Yahoo’s patent filing appears to indicate that they may have a similar approach to Google in reviewing the quality of their search results. Since Google recruits quality reviewers online, I looked around to see if I could find any classifieds for reviewers from Yahoo. I did find a classified ad for someone who might work as a “Search Quality Analyst” at Yahoo. The ad described some of what such an analyst might do at Yahoo’s Santa Monica Office:

The successful candidate will contribute to Yahoo’s search results quality measurement and anti-spam efforts by:

– Participating in several relevance tests designed to measure data quality across Yahoo’s web search product line.
– Training and mentoring team members.
– Receiving and administering feedback.
– Identifying, problem solving, and/or clearly communicating issues or problems.
– Coordinating resources to meet various relevance testing objectives.
– Building training sets to support the development of automated classifiers.
– Analyzing user session data to understand query intent and user behaviors.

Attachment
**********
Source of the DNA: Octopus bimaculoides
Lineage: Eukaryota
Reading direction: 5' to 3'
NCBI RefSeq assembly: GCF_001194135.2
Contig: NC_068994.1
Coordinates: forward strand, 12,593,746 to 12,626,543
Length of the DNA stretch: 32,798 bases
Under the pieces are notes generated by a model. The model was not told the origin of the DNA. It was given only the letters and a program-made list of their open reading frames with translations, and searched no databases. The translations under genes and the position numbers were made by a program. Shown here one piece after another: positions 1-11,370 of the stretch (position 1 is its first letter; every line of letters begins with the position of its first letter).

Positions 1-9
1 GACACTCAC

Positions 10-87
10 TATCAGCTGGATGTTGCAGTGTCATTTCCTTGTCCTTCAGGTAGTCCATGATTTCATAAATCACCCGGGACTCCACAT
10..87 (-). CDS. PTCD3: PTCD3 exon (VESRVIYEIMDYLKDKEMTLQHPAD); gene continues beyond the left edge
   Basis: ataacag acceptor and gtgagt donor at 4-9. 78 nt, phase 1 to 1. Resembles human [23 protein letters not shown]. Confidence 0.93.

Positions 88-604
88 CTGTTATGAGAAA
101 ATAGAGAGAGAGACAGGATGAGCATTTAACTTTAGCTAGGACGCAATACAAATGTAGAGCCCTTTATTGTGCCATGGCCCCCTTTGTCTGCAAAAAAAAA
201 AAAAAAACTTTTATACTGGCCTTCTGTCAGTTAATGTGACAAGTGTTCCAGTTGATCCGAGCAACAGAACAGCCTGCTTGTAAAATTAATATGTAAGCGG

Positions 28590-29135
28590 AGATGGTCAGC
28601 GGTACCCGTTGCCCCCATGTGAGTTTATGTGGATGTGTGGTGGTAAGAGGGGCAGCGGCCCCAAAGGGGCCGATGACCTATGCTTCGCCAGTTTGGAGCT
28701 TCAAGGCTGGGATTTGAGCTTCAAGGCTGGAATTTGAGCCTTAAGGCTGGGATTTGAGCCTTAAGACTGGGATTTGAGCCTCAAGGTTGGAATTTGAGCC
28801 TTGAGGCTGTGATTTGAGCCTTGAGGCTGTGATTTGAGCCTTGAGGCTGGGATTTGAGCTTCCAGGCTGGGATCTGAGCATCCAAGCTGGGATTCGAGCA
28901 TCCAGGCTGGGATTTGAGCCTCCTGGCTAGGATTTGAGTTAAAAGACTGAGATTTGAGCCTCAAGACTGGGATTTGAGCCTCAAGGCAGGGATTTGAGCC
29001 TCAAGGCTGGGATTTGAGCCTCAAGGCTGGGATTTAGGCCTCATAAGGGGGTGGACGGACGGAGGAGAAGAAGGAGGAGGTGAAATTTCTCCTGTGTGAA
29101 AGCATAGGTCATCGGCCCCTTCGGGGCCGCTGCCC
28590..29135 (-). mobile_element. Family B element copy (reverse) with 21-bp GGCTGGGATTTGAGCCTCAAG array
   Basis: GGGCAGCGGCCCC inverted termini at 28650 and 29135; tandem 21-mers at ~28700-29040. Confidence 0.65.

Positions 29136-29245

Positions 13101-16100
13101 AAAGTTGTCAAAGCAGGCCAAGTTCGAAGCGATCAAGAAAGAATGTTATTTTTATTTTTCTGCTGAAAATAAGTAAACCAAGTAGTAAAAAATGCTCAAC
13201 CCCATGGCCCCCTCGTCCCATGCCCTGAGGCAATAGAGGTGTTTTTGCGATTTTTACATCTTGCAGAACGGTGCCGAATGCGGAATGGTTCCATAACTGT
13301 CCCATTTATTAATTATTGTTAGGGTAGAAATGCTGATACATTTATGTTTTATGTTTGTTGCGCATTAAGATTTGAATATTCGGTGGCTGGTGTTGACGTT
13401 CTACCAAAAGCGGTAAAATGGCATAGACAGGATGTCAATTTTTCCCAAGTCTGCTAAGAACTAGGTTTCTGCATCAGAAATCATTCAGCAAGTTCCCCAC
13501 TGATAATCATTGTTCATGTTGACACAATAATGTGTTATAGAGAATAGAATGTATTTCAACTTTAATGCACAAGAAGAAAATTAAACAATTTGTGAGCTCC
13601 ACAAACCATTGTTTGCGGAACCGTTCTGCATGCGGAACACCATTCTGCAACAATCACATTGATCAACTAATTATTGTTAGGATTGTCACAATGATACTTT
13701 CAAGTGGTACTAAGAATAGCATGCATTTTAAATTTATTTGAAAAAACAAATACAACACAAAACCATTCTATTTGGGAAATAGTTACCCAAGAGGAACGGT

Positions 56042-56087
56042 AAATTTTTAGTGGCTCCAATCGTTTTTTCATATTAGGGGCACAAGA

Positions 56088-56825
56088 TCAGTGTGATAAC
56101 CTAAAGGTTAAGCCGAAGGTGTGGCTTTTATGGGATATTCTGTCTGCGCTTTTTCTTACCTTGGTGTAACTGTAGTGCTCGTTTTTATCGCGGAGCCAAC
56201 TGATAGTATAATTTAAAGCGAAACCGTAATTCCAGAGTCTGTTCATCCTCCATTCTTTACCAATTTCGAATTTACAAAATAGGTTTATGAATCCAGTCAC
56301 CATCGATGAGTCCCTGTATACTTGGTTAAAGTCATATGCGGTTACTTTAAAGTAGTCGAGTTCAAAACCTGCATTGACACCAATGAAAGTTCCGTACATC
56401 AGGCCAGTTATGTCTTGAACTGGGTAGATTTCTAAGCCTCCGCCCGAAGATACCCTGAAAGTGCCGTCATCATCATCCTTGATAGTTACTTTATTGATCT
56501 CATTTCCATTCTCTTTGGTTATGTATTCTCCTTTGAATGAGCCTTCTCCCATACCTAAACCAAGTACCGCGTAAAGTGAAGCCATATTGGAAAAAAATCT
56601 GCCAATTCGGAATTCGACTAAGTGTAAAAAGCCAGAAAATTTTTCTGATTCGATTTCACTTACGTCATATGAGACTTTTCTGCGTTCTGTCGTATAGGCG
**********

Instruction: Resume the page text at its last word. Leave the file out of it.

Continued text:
– Contributing to the development of web spam detection methods.
– Performing other web search data QA tasks as assigned.

A somewhat similar, though less detailed ad at Craig’s list for a “Search Quality Analyst,” might or might not be from Yahoo. The Santa Monica location, and the description of the company involved does make it sound like it might be from Yahoo. That ad was looking for someone to:

- Perform web search result review and evaluation tasks as assigned
– Review search results and grade the results based on guidelines provided by instructors

Google does offer part time “quality rater” positions that one can telecommute to, and it’s possible that Yahoo may too.

But, it’s also possible that instead of specifically hiring people to act as quality reviewers, Yahoo may be relying upon information entered by ordinary searchers about their interests and knowledge and educational backgrounds, and their selection of web pages to review the quality of Yahoo search results.

Yahoo’s Quality Ratings